It took him about one month to collect and provide all the required information and documents needed for the I-212 waiver. On June 24, I filed the I-212 application with the USCIS Field Office in Boston, MA, which had jurisdiction to decide the case. That office, however, (mistakenly) transferred the application to the Nebraska Service Center (NSC), where the I-212 sat for about two months for “administrative processing.” This unnecessary transfer added to the processing time. On August 20, NSC sent the case back to the Boston Field Office for a decision.

To support the I-212 waiver application, I presented a thorough legal brief describing how the positive factors outweighed the negative factors, and why my client deserved the waiver as a matter of discretion, under the law. I also provided compelling reasons for expedited processing (i.e. adjudication of the I-212 waiver application within 3 months). I argued that an emergency situation, humanitarian reasons, and subsequently, USCIS error and/or compelling interest of USCIS, existed to satisfy the criteria for an expedited decision.

After I submitted multiple follow-up letters to USCIS (including the Boston Field Office and NSC) describing the urgency of the situation, the USCIS adjudications officer in Boston made a personal telephone call to me on September 23. He informed me that I had presented a compelling case and he would approve the I-212 (just 7 days before the September 30th deadline to receive the visa). He faxed the approval notice to the U.S. Consulate and emailed me a copy.

I then advised my client to immediately contact the U.S. Consulate for a diversity visa issuance prior to September 30. Thankfully, the U.S. Consulate granted the visa on September 25.

The timely I-212 approval and visa grant allowed him to accompany his wife and child to the United States. Their admission to the U.S. on diversity immigrant visas makes them lawful permanent residents. If USCIS had denied the I-212, the applicant would have been stuck in his war-torn country (at least for a few years, until he could obtain an immigrant visa based on a petition by his permanent resident wife).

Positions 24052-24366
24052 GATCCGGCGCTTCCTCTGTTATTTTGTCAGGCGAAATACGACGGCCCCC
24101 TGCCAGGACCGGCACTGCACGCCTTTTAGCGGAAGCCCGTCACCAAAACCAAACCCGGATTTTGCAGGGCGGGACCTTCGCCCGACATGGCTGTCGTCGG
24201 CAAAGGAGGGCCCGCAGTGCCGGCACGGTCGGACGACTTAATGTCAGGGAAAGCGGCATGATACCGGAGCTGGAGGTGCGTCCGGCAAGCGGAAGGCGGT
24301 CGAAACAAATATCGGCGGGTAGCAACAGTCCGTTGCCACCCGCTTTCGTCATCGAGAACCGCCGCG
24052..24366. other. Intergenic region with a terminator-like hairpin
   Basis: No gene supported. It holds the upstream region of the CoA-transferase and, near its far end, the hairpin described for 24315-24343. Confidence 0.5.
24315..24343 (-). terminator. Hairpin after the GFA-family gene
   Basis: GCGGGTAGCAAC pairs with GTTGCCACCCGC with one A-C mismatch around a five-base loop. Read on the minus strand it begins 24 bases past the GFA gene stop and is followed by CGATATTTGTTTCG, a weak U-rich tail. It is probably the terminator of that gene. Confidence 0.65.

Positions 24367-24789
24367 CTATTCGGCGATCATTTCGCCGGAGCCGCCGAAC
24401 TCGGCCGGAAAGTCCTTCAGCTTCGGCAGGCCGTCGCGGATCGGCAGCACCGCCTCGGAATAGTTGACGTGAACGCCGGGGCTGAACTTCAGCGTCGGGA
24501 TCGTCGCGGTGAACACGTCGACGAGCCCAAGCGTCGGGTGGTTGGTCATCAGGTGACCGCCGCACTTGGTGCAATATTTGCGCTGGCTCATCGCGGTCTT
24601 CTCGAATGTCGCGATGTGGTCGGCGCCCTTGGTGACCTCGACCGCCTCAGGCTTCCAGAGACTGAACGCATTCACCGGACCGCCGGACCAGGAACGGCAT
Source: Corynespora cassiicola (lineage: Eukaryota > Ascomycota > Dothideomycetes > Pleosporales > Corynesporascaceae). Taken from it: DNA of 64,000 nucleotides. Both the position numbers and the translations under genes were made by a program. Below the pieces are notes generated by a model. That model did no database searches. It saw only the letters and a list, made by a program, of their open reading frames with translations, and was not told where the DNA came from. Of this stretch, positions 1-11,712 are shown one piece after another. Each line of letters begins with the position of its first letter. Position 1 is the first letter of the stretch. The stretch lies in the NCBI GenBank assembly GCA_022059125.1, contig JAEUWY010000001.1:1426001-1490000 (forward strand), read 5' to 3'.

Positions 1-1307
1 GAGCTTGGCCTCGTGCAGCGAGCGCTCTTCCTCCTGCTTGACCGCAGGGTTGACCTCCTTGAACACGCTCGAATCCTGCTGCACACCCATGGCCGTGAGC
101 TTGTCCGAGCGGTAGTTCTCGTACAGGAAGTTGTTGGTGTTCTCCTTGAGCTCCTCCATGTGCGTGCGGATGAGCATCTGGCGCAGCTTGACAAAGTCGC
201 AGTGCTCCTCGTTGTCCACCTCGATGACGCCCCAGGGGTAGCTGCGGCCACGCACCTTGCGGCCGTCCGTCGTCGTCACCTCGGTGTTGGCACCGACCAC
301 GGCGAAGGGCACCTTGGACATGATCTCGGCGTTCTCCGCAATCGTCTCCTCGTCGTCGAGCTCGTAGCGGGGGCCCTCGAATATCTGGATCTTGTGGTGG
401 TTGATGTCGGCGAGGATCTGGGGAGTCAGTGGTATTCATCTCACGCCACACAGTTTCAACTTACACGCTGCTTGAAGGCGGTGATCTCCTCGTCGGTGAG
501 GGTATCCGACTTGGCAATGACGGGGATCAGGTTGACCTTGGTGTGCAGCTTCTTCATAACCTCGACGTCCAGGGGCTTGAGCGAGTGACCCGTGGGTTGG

This client and I communicated only by email. He decided to hire me after his friend in the U.S. completed a Skype consultation with me and became convinced that I was the best attorney for his case. Despite our never meeting in person, we formed a trust-based relationship and collaborative partnership that contributed to a successful and timely outcome.

So far, the expedited approval of the I-212 waiver application in this Diversity Visa case is one of my most memorable, true success stories, since I established Dyan Williams Law PLLC.  I look forward to doing more great work and helping more clients study, work and live lawfully in the United States, reunite with their American families, and become U.S. citizens.

Cheers,

Dyan Williams

Founder & Principal Attorney
Dyan Williams Law PLLC
(612) 225-9900
info@dyanwilliamslaw.com

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This article provides general information only. It is based on law, regulations and policy that are subject to change. Do not consider it as legal advice for any individual case or situation. Each legal case is different and case examples do not constitute a prediction or guarantee of success or failure in any other case. The sharing or receipt of this information does not create an attorney-client relationship.

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Photo by: Juan Antonio Capó Alonso